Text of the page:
Could a common kitchen herb reduce excessive sweat? Millions of sufferers of hyperhidrosis (excessive sweat) will certainly be hoping so.
Could an ordinary common kitchen herb really reduce excessive sweat?
Hyperhidrosis sufferers reading this will certainly hope so.
Hyperhidrosis is the medical term for excessive sweating far beyond what the body needs to do to control body temperature. It results in moisture laying on the surface of the skin instead of evaporating like it normally would.
Some sufferers have problems with grip because of near-permanent wet hands and others need to have several changes of clothing each day. It usually affects the hands and feet but can extend to other parts of the body including the head, trunk, and underarms.
Treatment is limited to Iontophoresis (using electric currents to disrupt the sweat glands), Botox injections, and a surgical procedure called endoscopic thoracic sympathectomy (ETS)whereby the nerves serving the sweat glands are blocked or cut.
None of these treatments are without risks and all are very expensive. Their effectiveness also seems to vary from patient to patient and horror stories are common – particularly relating to the surgical option (which requires each lung to be collapsed in turn in order to reach the nerves in the chest cavity).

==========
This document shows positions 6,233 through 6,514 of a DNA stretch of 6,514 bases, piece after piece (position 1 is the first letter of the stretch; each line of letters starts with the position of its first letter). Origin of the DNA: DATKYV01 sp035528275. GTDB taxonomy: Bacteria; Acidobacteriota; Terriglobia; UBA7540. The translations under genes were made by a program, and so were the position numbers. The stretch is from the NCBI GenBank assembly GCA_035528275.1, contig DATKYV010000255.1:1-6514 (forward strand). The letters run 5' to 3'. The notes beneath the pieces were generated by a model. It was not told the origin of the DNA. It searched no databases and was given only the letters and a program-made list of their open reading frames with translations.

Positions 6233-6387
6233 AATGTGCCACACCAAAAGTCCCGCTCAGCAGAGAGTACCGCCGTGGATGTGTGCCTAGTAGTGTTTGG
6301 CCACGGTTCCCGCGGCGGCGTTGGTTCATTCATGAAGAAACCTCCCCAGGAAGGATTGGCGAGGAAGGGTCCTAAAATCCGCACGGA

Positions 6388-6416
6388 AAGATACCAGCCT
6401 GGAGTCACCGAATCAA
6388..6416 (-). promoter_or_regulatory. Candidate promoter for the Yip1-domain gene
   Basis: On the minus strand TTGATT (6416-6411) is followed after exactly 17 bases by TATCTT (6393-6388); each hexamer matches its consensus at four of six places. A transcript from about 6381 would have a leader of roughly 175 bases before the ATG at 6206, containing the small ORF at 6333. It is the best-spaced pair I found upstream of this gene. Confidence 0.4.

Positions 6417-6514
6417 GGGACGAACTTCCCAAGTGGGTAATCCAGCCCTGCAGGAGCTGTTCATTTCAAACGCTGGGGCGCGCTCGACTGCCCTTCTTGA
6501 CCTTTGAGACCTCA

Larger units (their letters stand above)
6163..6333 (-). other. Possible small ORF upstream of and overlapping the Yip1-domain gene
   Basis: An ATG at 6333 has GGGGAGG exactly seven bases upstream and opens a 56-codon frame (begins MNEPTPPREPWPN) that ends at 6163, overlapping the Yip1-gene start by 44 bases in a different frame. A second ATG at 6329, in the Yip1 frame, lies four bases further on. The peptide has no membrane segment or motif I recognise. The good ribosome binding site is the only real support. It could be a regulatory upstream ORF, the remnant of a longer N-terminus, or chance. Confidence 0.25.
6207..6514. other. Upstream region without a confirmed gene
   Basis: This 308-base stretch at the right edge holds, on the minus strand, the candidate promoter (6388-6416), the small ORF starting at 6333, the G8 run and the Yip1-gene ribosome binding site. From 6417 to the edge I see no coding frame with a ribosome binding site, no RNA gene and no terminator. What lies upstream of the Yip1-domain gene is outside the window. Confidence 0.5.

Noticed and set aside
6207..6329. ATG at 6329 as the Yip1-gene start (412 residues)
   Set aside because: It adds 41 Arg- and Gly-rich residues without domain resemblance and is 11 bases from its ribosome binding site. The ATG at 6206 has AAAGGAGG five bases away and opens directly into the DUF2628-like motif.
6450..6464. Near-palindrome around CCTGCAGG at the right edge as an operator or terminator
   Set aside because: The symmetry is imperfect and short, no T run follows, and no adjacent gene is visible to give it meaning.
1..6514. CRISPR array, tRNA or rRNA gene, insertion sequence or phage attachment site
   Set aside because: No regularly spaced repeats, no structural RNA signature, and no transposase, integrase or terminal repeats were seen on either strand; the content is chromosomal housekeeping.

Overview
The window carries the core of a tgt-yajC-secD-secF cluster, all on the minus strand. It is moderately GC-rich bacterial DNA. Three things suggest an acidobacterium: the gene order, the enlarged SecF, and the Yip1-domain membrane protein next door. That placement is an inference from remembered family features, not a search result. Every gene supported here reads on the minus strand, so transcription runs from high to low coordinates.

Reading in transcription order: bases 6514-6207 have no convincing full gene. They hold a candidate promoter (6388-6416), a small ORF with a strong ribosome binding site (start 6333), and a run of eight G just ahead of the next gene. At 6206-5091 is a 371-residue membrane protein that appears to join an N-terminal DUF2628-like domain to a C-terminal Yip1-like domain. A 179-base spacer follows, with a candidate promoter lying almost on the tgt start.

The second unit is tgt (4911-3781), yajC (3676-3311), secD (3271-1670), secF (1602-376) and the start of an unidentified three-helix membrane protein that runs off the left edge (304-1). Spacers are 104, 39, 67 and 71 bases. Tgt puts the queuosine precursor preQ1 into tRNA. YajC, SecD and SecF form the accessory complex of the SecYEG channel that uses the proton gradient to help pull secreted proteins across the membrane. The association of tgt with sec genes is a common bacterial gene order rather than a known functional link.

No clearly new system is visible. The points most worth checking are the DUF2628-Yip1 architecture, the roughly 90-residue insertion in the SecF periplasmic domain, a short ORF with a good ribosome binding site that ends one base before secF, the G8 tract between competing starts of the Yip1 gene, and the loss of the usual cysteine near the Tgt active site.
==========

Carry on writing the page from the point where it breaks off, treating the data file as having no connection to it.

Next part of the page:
Clearly then, the prospect of a totally natural, risk-free treatment involving an inexpensive kitchen herb will be greeted heartily by anyone with an excessive sweat problem – particularly when the herb in question has actually been medically proven.
The treatment, tested by a group of researchers at the School of Medicine, Isfahan University of Medical Sciences in Iran, is a simple tea solution made from the dried leaves of a common herb, and water.
In the medical study, thirty-five patients (18 men and 17 women, aged 8-49 years) who had been diagnosed with either palmar or plantar (hand or foot) hyperhidrosis were given the treatments three times a day for six weeks.
The solution was simply applied to the skin (they didn’t drink it) where excessive sweating was a problem. After six weeks of this treatment, the people in the study who received the tea experienced significantly more relief from their sweating than the people who were given a placebo.
In fact, the solution was shown to reduce sweating in the hands, feet, and underarms by as much as 37% as a result of the herb’s astringent properties.
These are the directions if you want to make the solution at home…
Use three spoonfuls of dried leaves mixed with 250 ml (8.5 ounces) of room temperature water and leave to steep for 24 to 48 hours.
After straining, the resulting solution can be applied to underarms, hands, or feet. The researchers also suggest a further treatment for plantar hyperhidrosis which affects the soles of the feet. They recommend a dry powder of the herb, placed in the shoes. The powder can be made by grinding dried leaves with an electronic or hand mill.
The solution or powder should be applied to the problem area three times a day and the area should be completely dried before application.